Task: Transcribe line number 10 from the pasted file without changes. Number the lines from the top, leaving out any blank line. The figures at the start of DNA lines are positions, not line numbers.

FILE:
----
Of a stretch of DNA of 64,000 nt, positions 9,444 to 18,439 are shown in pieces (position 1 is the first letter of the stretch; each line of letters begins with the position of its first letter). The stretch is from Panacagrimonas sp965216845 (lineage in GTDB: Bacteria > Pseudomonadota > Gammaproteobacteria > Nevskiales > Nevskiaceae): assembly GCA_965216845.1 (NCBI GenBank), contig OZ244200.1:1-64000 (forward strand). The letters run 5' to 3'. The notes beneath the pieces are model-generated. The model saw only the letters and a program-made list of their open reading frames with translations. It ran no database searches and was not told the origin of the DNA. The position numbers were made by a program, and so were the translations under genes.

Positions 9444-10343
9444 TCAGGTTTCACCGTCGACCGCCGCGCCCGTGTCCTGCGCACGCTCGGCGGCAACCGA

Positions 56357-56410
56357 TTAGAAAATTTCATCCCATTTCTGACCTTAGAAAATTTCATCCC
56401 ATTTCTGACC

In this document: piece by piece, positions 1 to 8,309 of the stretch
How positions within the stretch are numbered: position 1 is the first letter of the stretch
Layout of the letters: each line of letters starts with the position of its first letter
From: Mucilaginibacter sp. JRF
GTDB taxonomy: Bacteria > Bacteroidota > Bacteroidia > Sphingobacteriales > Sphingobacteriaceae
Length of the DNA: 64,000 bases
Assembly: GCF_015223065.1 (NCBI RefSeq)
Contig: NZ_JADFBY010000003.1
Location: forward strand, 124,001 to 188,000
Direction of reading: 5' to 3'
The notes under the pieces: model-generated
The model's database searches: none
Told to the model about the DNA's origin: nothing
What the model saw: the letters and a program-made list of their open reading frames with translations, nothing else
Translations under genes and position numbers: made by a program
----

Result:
From: Mucilaginibacter sp. JRF